Thanks for this comment Steve. I’d agree with your assessment, the sheer amount of value we can get from this hobby can result in behaviour like you describe, but in my view there’s plenty of value to go around for everyone.

  5. AleksYVR

    Great article Ricky! Happy Thanksgiving!

    1. Ricky YVR

      Thanks Aleks, hope you had a happy Thanksgiving too.

  6. Geo@YQB

    Great article Ricky. Reflection is always important, now more than ever. We all have different passions, and finding it is one of the most important things in life. Thankful to share our passion of travel together.

    1. Ricky YVR

      Wise words. The feeling is mutual!

  7. PrincessOfPoints YYZ

    Great article. Thank you for being one of the most (if not the most) useful public voices in the Canadian mikes and points world.

    1. Ricky YVR

      My pleasure Sarah, cheers!

  8. Dean

    Thank you for your excellent articles. They are always so well written and informative. The blogs about planes and hotels always get me itching to travel. I can usually collect enough points to travel in business class every second year. Then do the unthinkable and pay cash for the other years (economy of course). lol Also thank you for always answering my queries.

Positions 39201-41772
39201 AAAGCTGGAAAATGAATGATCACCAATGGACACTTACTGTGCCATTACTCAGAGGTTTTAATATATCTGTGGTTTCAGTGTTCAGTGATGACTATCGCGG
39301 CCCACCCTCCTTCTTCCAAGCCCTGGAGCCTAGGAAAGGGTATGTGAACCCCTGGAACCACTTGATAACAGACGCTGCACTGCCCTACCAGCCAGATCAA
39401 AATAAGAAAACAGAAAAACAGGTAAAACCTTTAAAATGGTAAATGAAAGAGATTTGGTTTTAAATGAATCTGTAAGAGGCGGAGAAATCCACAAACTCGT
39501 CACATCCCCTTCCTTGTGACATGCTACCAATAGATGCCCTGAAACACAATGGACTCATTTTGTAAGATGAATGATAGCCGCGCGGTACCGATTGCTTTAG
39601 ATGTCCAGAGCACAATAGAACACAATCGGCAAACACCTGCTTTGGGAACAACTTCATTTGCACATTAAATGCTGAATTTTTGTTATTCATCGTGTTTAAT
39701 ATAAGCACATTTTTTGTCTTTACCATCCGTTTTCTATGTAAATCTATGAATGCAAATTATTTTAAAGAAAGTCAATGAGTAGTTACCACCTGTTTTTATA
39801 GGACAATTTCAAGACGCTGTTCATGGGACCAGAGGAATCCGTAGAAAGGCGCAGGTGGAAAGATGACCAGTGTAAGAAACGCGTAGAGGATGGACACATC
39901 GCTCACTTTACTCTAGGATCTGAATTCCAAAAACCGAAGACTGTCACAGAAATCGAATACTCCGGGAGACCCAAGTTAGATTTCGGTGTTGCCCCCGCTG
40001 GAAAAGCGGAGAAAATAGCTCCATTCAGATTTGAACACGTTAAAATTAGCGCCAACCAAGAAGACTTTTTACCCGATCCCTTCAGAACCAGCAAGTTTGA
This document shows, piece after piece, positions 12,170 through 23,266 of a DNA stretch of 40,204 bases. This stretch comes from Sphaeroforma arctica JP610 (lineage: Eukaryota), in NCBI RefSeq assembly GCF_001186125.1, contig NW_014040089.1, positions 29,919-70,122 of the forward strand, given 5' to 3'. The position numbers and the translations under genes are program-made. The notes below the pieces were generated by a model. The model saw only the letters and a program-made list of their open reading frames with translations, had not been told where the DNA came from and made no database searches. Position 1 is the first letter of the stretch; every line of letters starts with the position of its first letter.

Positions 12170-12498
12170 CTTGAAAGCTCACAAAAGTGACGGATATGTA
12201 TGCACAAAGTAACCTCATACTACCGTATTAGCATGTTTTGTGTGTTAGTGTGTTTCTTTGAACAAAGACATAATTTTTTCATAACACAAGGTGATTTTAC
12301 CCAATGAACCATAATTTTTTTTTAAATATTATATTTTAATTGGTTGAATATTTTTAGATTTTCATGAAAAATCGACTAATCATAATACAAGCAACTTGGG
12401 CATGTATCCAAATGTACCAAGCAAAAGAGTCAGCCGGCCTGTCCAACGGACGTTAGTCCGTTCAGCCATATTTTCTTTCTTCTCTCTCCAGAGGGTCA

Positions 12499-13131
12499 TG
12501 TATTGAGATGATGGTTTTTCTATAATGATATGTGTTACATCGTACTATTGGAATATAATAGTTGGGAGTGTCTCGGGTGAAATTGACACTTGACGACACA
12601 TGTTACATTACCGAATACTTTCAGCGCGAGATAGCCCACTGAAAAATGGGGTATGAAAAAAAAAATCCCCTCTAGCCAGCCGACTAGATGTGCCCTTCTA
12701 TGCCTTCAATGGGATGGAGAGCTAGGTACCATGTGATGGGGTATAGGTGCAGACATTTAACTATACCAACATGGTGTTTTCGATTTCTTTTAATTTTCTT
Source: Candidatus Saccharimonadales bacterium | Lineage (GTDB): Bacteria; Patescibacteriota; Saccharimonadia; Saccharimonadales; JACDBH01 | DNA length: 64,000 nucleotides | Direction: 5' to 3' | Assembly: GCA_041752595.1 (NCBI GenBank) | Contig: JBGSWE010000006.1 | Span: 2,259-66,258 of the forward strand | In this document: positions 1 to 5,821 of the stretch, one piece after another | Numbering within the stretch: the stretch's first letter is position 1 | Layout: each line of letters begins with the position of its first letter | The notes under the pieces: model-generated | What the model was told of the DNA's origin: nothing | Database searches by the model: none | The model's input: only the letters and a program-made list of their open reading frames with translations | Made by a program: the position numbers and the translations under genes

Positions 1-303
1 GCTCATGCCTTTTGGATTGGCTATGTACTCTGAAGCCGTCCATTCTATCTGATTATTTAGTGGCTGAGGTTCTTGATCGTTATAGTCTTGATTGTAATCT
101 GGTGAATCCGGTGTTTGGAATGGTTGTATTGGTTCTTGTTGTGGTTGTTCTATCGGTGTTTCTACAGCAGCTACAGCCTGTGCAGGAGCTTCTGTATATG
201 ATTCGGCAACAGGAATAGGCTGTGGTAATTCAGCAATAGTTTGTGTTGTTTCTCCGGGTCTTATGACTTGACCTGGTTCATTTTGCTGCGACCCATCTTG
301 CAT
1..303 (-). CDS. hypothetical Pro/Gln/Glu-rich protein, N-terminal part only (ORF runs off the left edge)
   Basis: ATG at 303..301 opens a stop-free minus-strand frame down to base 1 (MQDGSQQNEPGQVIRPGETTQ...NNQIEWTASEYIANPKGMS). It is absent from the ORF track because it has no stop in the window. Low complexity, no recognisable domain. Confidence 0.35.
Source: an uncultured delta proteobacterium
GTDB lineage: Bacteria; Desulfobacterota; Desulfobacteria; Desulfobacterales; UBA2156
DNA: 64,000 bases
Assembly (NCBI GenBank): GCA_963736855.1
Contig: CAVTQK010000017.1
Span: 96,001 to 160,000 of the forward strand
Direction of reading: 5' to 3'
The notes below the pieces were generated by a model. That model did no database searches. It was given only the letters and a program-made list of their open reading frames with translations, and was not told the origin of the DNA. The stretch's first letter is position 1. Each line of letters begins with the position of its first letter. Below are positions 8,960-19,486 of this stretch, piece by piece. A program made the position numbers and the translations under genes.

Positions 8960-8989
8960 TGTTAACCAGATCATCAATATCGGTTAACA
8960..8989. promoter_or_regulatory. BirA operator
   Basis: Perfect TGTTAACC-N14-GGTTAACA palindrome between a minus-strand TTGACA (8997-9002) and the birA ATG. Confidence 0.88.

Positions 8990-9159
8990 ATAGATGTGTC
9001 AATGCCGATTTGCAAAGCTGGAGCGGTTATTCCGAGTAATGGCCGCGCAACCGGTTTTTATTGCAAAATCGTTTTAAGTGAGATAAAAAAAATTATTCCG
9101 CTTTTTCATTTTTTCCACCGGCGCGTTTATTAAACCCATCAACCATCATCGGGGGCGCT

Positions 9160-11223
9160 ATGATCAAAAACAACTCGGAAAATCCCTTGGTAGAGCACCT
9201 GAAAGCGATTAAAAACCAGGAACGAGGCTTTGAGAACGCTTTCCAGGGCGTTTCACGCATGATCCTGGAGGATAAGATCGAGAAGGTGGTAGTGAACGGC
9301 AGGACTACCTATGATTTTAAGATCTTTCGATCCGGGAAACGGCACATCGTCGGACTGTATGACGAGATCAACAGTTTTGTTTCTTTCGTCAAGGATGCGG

1. Ricky YVR

      Good to know the review posts are doing their job. And hopefully the points strategy posts can help you level-up to travelling in business class every year. 😉

      1. Dean

        Yes, I hope so as well Ricky. I just booked a business class ticket for Istanbul and Tel Aviv with miles and it only cost 330,000 miles and 334.92 for two tickets. I will get to experience Turkish Airlines for the first time.

  9. MistressBarb

    Thanks to you Ricky. It’s always a pleasure to read your articles. Happy thanksgiving wherever you are!

    1. Ricky YVR

      Thank you Huguette, happy Thanksgiving to you too. It’s great to have you in the community.

  10. Mark

    You are a blessing Ricky!….. I am thankful!

    1. Ricky YVR

      And you’re too kind. Happy Thanksgiving!

  11. T

    Nice article Ricky continue with your great blog, your article reminds us of how much we all have lost in this covid year and to appreciate the simple things and yet continue to dream of travel to faraway places which we all share a common passion here on your blog.

    1. Ricky YVR

      Here’s to appreciating the simple things for now and looking ahead at the more bombastic stuff in the future.

  12. DenB® YTO

    I’m thankful for the the great writing and the high editorial quality that make PoT my favourite-with-a-U daily read.

    1. Ricky YVR

      DenB, your comments always warm the heart.

    2. junyanboon

      Hats off to that DenB.
      I don’t think I would enjoy the points and miles game half as much without being able to read all of the wonderful articles.

  13. Wrubel

    Thank you Ricky. Happy Thanksgiving to you and your family.

    1. Ricky YVR

      Happy Thanksgiving to you too good sir.

  14. Peter

    Happy Thanksgiving, Ricky.
    Thank you for your continued great work. I am thankful for your insight that has certainly changed the way I travel for an infinitely better experience.

    1. Ricky YVR

      Thanks Peter, glad to have helped, hope you had a great Thanksgiving too.

  15. Abubakar

    Thank you Ricky!

    1. Ricky YVR

      My pleasure!